Tens of thousands march to protest against extradition bill

Participants during the rally, many holding yellow umbrellas, packed two lanes of Hennessy Road. The last of the long line of marchers reached Admiralty at around 7.45pm.

HONG KONG (SE): Around 130,000 people joined a rally on April 28, organised by the  Civil Human Rights Front, to express their opposition the proposed extradition law which they believe will undermine the right of Hong Kong people to a fair trial and jeopardise the principle of One Country, Two Systems. Organisers of the rally said the turnout was 130,000.

Before the rally, a short prayer service was organised by the Justice and Peace Commission near Paterson Street in Causeway Bay, where intercessions were offered for democracy in Hong Kong. 

Lina Chan Lai-nga, executive secretary of the commission, said she was concerned people could be extradited to China on trumped up charges should the law is implemented. She pointed to the case of book publisher, Gui Minhai, a shareholder of Causeway Bay Books, who disappeared while in Thailand in 2015. 

Gui resurfaced months later in the custody of mainland Chinese authorities and appeared in a confessional video of dubious credibility, broadcast by China’s state television, in which he said he was being imprisoned due to an alleged traffic accident from 11 years  prior.

The incident, which involved the disappearance of five other individuals, stoked concerns that people could be subject to rendition from Hong Kong and from other countries by Chinese law enforcement without due process of law.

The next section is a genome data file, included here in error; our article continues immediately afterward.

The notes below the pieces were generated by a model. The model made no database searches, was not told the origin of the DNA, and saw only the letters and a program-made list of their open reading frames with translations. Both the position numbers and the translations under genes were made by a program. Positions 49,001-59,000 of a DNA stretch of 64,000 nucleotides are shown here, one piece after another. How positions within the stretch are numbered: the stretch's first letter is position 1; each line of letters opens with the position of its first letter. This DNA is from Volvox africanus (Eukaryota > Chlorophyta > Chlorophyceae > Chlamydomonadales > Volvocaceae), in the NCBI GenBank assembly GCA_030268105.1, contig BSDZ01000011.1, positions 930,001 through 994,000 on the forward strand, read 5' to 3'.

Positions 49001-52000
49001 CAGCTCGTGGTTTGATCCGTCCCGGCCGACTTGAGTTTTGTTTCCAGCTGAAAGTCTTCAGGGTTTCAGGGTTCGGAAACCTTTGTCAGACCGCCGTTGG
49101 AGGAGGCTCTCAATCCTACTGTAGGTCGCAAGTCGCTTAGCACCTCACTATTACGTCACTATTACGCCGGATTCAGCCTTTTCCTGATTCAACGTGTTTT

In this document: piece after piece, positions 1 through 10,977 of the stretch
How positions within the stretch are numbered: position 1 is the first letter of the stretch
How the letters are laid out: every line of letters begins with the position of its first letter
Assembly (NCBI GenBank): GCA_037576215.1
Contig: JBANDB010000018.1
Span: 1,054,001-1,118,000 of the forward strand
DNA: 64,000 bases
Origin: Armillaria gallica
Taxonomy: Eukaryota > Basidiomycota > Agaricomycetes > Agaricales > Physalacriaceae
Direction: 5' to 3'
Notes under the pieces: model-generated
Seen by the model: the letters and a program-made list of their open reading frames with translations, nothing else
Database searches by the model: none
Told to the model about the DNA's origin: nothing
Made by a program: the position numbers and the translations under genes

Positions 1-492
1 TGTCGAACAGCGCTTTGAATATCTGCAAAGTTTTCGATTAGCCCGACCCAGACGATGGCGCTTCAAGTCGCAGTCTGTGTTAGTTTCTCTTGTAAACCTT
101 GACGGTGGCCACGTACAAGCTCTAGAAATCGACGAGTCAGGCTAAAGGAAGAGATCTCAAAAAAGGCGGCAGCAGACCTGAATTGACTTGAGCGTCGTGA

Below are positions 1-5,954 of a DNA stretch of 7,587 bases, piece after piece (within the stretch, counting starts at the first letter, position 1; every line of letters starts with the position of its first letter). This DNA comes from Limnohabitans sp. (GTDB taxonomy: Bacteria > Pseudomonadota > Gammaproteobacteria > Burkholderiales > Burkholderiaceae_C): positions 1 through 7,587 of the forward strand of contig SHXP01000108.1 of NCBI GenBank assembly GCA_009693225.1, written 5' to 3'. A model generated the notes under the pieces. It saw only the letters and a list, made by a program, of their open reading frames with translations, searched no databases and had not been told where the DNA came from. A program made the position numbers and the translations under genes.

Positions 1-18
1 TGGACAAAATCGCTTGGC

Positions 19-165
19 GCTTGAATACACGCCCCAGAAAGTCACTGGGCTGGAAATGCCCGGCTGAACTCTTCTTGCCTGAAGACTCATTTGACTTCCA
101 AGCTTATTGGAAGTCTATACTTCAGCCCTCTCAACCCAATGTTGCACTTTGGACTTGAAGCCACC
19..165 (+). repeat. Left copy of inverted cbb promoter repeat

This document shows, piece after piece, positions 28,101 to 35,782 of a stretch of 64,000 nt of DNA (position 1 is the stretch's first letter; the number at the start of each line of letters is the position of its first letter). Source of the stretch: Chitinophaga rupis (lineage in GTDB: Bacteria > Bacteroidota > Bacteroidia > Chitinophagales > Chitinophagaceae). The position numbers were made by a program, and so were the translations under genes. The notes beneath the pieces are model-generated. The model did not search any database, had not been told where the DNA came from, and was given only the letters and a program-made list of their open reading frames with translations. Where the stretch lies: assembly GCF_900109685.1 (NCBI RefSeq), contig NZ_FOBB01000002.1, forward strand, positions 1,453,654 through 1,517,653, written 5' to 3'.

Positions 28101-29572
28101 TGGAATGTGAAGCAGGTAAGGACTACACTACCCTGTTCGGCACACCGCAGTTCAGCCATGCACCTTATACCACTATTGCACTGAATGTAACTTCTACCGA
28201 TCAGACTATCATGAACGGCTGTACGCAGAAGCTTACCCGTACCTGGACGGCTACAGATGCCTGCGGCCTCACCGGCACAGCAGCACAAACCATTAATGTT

However, Chan said people with faith should not be discouraged and be brave to say no to unjust laws.

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Joseph Cardinal Zen Ze-kiun, the former bishop of Hong Kong, said people should be concerned about the propose law. He said he is deeply worried that it will threaten the freedom of Hong Kong people to communicate with the people of the unofficial Church in China. 

The cardinal, in yellow T-shirt, asked those present to remember the imprisoned leaders of the Umbrella Movement who could not go to the rally but urged people to join before being sent to jail. He also told people that even though men can do little, they have to humbly believe in the power of prayer.

According to the Kung Kao Po, while the rally was scheduled to start at 3 o’clock in the afternoon, due to the large number of participants, people at the prayer service were asked to wait at Great George Street before joining others. 

Participants filled up East Point Road and Lockhart Road, as they waited to march along the Hennessy Road to the Legislative Council building in Admiralty.

The last group of participants arrived at Admiralty around four hours later. Police claimed that 22,800 protesters joined at its height.

Matthew Cheung Kin-chung, chief secretary, told the media that the size of turnout was not a main concern, as the government needed a mechanism to deal with the loopholes allowing fugitives to walk free. He dismissed worries that the law could be used to crack down on human rights, explaining that the courts of Hong Kong would perform their gatekeeping role.

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An earlier rally on March 31, also organised by the Civil Human Rights Front, saw 12,000 people march from Wanchai to the Central Government Offices in Tamar, although the police estimated that around 5,000 people took part (Sunday Examiner, April 21).

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